by Monica Youn,
Four Way Books, $15.95 (paper)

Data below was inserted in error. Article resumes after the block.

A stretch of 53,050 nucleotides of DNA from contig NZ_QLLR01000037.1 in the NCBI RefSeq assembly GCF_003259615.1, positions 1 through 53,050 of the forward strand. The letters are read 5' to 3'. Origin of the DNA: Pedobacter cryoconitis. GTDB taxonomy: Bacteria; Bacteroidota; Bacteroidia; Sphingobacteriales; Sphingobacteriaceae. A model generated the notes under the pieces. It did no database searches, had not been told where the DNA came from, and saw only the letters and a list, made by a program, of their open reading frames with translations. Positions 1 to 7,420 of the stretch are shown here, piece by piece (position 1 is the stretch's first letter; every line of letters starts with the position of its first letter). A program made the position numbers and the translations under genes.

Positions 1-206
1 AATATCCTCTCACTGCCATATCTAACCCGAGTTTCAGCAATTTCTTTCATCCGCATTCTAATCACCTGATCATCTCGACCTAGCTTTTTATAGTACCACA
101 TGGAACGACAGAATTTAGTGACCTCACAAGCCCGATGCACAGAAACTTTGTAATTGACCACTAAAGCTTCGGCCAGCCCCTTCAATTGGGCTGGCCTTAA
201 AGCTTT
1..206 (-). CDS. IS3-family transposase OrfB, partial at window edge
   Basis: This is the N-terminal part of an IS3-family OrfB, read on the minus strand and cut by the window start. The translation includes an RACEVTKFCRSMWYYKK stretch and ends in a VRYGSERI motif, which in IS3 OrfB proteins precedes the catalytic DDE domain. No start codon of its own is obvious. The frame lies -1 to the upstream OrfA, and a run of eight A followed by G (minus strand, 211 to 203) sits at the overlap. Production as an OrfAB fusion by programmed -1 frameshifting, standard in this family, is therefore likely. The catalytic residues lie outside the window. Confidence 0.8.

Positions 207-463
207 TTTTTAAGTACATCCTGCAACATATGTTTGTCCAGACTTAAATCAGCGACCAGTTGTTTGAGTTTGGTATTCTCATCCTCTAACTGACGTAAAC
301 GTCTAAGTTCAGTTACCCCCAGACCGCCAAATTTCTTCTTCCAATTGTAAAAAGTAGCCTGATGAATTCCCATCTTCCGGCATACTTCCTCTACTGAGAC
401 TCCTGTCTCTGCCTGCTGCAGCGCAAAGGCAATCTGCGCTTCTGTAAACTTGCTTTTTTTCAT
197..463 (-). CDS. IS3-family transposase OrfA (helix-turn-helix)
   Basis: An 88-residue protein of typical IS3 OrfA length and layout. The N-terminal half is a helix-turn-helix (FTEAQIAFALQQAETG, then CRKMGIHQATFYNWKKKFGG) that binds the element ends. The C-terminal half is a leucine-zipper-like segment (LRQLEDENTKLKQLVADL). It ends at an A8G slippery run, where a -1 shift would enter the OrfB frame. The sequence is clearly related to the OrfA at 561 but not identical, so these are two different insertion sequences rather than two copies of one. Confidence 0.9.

Monica Youn’s second collection is tied together by the world of Krazy Kat, a comic strip that spanned both World Wars as it serialized the unrequited love of Krazy Kat for Ignatz, an enraged mouse who ended most strips by chucking a brick at the forlorn Kat. The comic’s endless repetition of this formula—ardor, disgust, brick—gives Youn the license and confidence to enter the endlessly repeating world of the love poem, a license she uses to mix generic expressions of desire—“She thought to brush her hand against his thigh. / She thought to trace the seam of his jeans with her thumbnail”—with those inspired by the comic strip’s surreal southwestern landscapes. The latter find Youn at her best, as do her brief, elegant sketches of the motions and countermotions of the book’s sweet-cruel affection: “O my dear devoir / O my dour devour.” The sense of lightness and play is just a shell in Ignatz, and Youn drills through it until the characters achieve the gravity of real life and the dimensionality of real bodies. There are no glib, one-off jokes in this collection: “running from Ignatz and the night / like a drumskin and her heart like someone // locked in the trunk of a car and if there were / only time god she would spit it out.” Even so, there is a charge of sheer pleasure—that of poetry, not comedy—when the narrative hits its apex, and our constant, cyclical pursuit hangs exposed, crystallized: “Her head / reared back // in an animal / posture—// Ignatz / as always // obliged.”